Riots in Santiago and soldiers in the streets.
October 19, 2019 8:05 AM   Subscribe

Santiago wakes up under martial law. Chile, widely viewed as Latin America's most politically stable country, has been shaken up by what started as basically a flash-mob style Metro tourniquet jumping spree, as a protest by students against recent price hikes.

The government's heavy handed response, including launching tear gas bombs inside underground stations crowded with minors, and shooting protesters, set off riots which escalated last night with the burning of various Metro stations and a corporate building belonging the previously public but now privatized national electricity utility, which has been recently in the news for abusive charges.

Around 3 AM Saturday morning the government imposed a form of martial law on Santiago and some surrounding areas, effectively ceding control of the city to the military, which has wide latitude to restrict civil liberties and impose a curfew. So far, they haven't done anything egregious, but it's unsure what will happen if the civil unrest heats up again this afternoon and evening.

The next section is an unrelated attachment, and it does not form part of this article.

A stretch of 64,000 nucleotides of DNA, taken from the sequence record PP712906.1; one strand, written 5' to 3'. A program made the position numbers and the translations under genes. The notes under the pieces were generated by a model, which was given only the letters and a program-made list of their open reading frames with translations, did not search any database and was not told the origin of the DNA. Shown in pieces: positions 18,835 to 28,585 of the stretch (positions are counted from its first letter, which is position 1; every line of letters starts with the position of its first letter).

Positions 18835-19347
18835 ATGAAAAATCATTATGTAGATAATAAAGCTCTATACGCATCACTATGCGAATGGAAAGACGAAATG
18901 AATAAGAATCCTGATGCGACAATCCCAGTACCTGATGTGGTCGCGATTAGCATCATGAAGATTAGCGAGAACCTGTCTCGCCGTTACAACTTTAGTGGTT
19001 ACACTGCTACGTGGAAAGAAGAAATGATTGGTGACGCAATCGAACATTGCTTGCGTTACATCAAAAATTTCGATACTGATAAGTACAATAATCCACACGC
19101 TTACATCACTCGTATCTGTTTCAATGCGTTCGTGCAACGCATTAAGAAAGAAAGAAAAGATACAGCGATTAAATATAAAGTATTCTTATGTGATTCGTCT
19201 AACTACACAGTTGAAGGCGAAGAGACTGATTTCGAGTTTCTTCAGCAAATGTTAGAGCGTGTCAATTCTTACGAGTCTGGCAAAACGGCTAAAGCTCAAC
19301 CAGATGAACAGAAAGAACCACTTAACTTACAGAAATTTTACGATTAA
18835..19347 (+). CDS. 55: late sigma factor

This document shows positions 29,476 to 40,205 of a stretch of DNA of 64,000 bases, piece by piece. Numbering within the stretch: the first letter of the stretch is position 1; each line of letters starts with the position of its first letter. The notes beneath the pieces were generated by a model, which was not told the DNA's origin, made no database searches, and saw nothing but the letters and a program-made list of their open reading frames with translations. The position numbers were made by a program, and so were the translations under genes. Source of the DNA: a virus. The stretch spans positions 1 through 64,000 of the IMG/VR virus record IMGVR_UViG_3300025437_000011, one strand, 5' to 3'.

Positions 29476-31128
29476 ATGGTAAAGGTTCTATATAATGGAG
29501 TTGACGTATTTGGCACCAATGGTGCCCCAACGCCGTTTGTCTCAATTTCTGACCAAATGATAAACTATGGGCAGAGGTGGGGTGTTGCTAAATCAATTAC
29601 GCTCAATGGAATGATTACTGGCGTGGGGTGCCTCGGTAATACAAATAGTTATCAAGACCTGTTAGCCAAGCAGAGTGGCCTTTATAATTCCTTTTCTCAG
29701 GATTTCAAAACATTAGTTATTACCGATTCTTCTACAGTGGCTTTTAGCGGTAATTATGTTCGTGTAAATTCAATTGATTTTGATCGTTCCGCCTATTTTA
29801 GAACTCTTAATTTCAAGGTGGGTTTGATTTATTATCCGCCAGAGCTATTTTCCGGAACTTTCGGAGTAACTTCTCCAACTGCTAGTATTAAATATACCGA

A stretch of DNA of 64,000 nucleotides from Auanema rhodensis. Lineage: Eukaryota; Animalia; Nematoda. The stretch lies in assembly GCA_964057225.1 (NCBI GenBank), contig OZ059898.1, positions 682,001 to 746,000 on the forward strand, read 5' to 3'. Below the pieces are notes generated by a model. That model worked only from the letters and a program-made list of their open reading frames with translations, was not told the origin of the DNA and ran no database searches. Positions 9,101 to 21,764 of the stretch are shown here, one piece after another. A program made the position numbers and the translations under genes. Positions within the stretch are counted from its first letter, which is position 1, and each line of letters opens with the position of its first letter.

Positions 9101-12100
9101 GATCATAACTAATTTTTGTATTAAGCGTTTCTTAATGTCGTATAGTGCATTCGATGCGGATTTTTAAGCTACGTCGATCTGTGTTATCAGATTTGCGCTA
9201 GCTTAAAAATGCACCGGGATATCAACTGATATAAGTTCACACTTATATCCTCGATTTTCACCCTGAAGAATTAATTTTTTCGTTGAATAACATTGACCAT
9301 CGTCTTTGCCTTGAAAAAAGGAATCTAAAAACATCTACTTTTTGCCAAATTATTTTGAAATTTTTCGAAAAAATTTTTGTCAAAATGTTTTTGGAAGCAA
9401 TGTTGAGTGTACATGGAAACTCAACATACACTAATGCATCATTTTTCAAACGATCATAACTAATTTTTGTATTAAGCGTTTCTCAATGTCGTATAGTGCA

Chile, while one of the most prosperous countries in the region, is also one of the most unequal, and these protests are in part a reaction to the perceived injustice of the privatized healthcare and pension systems, the gross differences between public and private education and the high cost of student loans, and as a rejection of the current government, led by billionaire Sebastián Piñera and his cousin Andrés Chadwick, seen as being out of touch with lower income people.
posted by signal (65 comments total) 37 users marked this as a favorite
 
flash-mob style Metro tourniquet jumping spree

tourniquete (ES), tourniquet (FR): turnstile (EN)
posted by zamboni at 8:20 AM on October 19 [50 favorites]


"..Santiago has seen a significant roll-out of riot police..."
I firmly believe that riot gear/police is named such not because they're used in response to a riot, they're used in order to create a riot.
posted by FirstMateKate at 8:56 AM on October 19 [23 favorites]


Hong Kong, Ecuador, Lebanon, and now Chile. It seems like a lot.
posted by Bee'sWing at 8:56 AM on October 19 [10 favorites]


Also Haiti, Algeria, and Iraq
posted by The Whelk at 9:00 AM on October 19 [6 favorites]


Catalonia
posted by lalochezia at 9:02 AM on October 19 [7 favorites]


London
posted by mrgroweler at 9:17 AM on October 19 [3 favorites]


Dublin, Dundee, Humberside.
posted by kevinbelt at 9:33 AM on October 19 [18 favorites]


Jakarta too. All year.

Big change is coming. Something. I don't know what. But I feel it in my bones, and it's coming.